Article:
7. Avatar ZIYAD says:

    How you keep your storage tank from freezing

    • That’s not a problem, Ziyad. My exposed PVC pipes are 2 inch and it’s a rare year we even get snow. Takes a pretty good freeze to freeze pipes that size. The tanks? Not a chance.

  8. Avatar Ron C. says:

    Excellent article Richard. Learning myself for many years on sustainability and Self sufficiency I can really appreciate people who do it. Its nice to see some in our area.

  9. Avatar Yrret Schumacher says:

    You must live in a arid climate by storing that much water! Here in the South where I live water is abundant. I have lived off grid since 1977. And off grid and self-sufficient Homestead since 1992.

  10. Avatar Deb Baker says:

    Very nice descriptive article, Dick!

  11. Avatar El says:

    30 minutes East of Redding will place you right around Round Mountain? I have property there with nice views of Mt Shasta. What was the cost for the well, and would you recommended them?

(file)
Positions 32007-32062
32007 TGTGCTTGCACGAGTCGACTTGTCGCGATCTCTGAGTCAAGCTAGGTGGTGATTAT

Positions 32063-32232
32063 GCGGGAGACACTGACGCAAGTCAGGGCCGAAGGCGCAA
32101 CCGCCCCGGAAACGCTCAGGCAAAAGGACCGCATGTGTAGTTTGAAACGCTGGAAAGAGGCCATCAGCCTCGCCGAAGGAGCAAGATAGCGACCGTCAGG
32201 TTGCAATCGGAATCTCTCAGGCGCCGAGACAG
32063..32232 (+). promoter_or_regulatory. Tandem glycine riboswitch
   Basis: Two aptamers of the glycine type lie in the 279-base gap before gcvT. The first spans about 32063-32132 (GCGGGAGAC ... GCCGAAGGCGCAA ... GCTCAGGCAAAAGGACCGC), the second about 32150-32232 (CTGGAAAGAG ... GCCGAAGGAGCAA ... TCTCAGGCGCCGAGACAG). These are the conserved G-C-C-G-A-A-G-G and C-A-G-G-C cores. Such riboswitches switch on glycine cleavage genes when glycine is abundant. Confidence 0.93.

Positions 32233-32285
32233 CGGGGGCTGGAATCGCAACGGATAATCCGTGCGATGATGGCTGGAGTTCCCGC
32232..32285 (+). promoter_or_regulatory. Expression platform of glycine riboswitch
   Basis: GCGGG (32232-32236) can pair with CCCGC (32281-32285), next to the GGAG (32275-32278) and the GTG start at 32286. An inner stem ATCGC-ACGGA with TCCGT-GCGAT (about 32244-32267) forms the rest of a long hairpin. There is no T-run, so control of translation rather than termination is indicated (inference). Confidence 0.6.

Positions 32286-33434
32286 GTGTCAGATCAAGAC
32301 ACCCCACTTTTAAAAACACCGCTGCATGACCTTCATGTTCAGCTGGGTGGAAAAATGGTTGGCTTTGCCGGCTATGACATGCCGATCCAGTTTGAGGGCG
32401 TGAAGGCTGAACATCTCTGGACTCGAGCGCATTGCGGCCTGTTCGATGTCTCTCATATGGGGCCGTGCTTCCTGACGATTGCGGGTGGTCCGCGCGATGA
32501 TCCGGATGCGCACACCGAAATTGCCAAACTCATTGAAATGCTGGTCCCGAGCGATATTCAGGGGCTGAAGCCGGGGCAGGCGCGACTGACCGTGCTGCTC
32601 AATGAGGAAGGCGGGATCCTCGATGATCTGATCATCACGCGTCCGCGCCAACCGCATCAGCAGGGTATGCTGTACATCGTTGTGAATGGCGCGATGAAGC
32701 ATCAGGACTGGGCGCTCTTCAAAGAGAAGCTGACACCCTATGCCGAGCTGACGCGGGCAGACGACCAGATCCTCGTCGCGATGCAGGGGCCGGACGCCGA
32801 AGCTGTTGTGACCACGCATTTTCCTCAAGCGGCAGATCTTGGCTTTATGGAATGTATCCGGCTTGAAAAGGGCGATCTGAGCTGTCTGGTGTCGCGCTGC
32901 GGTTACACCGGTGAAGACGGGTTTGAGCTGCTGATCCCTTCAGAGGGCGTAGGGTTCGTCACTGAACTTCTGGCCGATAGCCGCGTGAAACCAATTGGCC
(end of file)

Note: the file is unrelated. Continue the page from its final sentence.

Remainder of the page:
• Avatar Facts trump Opinion says:

      El: Steve Foster from Foster’s well drilling is the one to call. Honest and fair on his prices!

  12. I don’t know who is teaching this course but this one that’s offered this fall at Shasta College sounds like the one I took and then Tammy took back in 1986. If anyone reading my article thinks they would like to pursue building their own home, this might be the course for you to take first. For us it was the only course.

    CONS 150
    – 3
    Class Hours: 54 lecture total
    This course is recommended for entry level students in the construction
    trades. Instruction will include tool safety, estimating costs, foundations,
    framing, plumbing, electrical, mechanical, and finish carpentry work.
    The student will gain a basic knowledge of the building trades.

  13. To continue, the most important thing we learned about home building is the order of work for inspections. This is much like the order of operations in mathematics. There is a step by step in building and exactly when you call for building inspections. You absolutely do not want to get ahead of the building inspector.